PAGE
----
[t]he constitutionality of dismissing public employees for partisan reasons was first addressed in Elrod v. Burns, 427 U.S. 347 [ 96 S.Ct. 2673, 49 L.Ed.2d 547] (1976), a case in which Republican non-civil service Sheriff's office employees were discharged when a Democratic sheriff was elected. The United States Supreme Court ruled that `the practice of patronage dismissals is unconstitutional under the First and Fourteenth Amendments. . . .' Id. at 373, 96 S.Ct. at 2689. There is one exception to the Elrod ruling against patronage dismissals. In the interest of promoting `government efficiency and effectiveness' and implementing policies sanctioned by the electorate, an elected official is permitted to discharge those individuals in policymaking positions. 427 U.S. at 372, 96 S.Ct. at 2689. This exception was narrowed in Branti v. Finkel, 445 U.S. 507, 100 S.Ct. 1287, 63 L.Ed.2d 574 (1980), where the Supreme Court explained that the `ultimate inquiry is not whether the label "policymaker" or "confidential" fits a particular position; rather the question is whether the hiring authority can demonstrate that party affiliation is an appropriate requirement for the effective performance of the public office involved.' 445 U.S. at 518, 100 S.Ct. at 1295. A further narrowing of the policymaker exception may have been made in Rutan v. Republican Party of Illinois,  U.S. , 110 S.Ct. 2729, 111 L.Ed.2d 52 (1990) where the Supreme Court appears to suggest that only `high-level employees' can come within the protected purview of the Elrod/Branti exception while holding that promotions, transfers, and recalls after layoffs based on political affiliation or support `are an impermissible infringement on the First Amendment rights of public employees.' See Rutan,  U.S. at , 110 S.Ct. at 2736.
183 W. Va at 396-97, 396 S.E.2d at 163-64; see also Adkins v. Miller, 187 W. Va. 774, 421 S.E.2d 682 (1992). (recognizing right of governmental employees to be free from employment decisions based solely on political grounds under certain circumstances).
The Elrod and Branti decisions, as well as their progeny, stand for the proposition that "political affiliation is an appropriate requirement when there is a rational connection between shared ideology and job performance. . . ." Savage v. Gorski, 850 F.2d 64, 68 (2nd Cir. 1988). As an aid to determining whether shared political ideology is a legitimate prerequisite for holding a particular government position, this Court, like the Fourth Circuit Court of Appeals in Stott v. Haworth, 916 F.2d 134 (4th Cir. 1990), adopts the following two-part test created by the First Circuit Court of Appeals for resolving cases that involve patronage dismissals:
The fact that Appellee was not discharged from government employment does not eliminate the Branti-Elrod analysis. Prior to Rutan, the principles that underlie the unconstitutionality of patronage dismissals were recognized by the Fourth Circuit Court of Appeals in Delong v. United States, 621 F.2d 618 (4th Cir. 1980), to apply similarly to practices "that can be determined to be the substantial equivalent of dismissal." Id. at 624. While the use of the "substantial equivalent of a dismissal" standard to determine the constitutionality of an alleged patronage practice is no longer valid after Rutan, the United States Supreme Court left no question that employment decisions such as promotions, transfers, and recalls after layoffs cannot be based on political affiliation or support. 497 U.S. at 75, 110 S.Ct. at 2737.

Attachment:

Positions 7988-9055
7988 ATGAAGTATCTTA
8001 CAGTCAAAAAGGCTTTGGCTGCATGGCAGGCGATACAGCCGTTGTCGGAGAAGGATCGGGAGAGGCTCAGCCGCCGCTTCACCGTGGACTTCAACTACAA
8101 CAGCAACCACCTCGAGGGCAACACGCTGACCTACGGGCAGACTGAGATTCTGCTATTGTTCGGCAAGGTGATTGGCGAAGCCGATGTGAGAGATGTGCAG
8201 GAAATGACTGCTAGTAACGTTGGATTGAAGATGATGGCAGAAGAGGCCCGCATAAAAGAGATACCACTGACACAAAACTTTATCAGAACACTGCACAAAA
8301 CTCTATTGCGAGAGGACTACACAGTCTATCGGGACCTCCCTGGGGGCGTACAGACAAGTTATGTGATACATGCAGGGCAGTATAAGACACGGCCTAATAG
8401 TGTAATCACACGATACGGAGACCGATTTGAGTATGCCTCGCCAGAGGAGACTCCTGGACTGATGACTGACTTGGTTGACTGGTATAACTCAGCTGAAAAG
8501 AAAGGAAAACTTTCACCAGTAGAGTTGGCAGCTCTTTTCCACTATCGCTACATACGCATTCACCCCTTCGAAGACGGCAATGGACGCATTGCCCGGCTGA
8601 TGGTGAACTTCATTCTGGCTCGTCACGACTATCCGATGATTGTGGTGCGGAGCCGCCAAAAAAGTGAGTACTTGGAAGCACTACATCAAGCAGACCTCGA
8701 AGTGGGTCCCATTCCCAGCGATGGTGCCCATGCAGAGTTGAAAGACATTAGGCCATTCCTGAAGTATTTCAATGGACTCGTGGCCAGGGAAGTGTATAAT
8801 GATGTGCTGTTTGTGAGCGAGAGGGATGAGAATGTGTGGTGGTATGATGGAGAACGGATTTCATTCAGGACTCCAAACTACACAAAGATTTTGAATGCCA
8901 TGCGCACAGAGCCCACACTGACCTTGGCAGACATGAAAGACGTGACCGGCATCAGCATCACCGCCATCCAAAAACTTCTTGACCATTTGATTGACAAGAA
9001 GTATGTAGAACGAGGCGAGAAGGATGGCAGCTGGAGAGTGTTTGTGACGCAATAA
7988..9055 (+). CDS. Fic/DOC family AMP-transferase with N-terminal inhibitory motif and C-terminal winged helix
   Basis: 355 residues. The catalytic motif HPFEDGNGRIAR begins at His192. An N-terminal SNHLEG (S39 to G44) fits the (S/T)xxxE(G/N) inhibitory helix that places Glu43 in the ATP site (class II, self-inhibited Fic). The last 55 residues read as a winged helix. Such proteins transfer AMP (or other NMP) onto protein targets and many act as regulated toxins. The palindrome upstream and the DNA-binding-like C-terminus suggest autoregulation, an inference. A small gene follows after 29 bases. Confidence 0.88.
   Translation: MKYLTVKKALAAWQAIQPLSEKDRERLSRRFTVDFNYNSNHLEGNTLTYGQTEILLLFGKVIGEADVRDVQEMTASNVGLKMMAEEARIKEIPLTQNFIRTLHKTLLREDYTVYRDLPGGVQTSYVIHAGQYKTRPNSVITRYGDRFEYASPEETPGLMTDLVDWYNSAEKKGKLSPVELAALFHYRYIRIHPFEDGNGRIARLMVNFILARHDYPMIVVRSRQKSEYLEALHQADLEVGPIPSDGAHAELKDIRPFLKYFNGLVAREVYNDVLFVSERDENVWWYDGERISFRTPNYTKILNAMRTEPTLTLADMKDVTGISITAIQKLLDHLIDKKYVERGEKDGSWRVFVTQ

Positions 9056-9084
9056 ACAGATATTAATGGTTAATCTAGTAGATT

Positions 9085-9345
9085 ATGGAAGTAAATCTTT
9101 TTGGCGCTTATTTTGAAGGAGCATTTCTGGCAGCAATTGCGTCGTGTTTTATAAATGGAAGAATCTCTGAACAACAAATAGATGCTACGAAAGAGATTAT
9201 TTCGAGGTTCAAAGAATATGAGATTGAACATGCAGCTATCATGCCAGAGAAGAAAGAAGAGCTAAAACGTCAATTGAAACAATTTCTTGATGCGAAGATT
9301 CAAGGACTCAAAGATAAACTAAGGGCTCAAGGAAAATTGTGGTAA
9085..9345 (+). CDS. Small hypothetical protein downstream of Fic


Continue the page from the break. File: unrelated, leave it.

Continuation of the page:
A threshold inquiry, which derives from Branti, involves examining whether the position at issue, no matter how policy-influencing or confidential it may be, relates to `partisan political interests . . . [or] concerns.' 445 U.S. at 519, 100 S.Ct. at 1295. That is, does the position involve government decisionmaking on issues where there is room for political disagreement on goals or their implementation? Otherwise stated, do party goals or programs affect the direction, pace, or quality of governance?
If this first inquiry is satisfied, the next step is to examine the particular responsibilities of the position to determine whether it resembles a policymaker, a privy to confidential information, a communicator, or some other office holder whose function is such that party affiliation is an equally appropriate requirement. We would note that in conducting this inquiry, courts focus on the powers inherent in a given office, as opposed to the functions performed by a particular occupant of that office.
The United States Supreme Court in Rutan held that:
our conclusions in Elrod, supra, and Branti, supra, are equally applicable to the patronage practices at issue here [promotions, transfers, and recalls]. A government's interest in securing effective employees can be met by discharging, demoting or transferring staffmembers whose work is deficient. A government's interest in securing employees who will loyally implement its policies can be adequately served by choosing or dismissing certain high-level employees on the basis of their political views.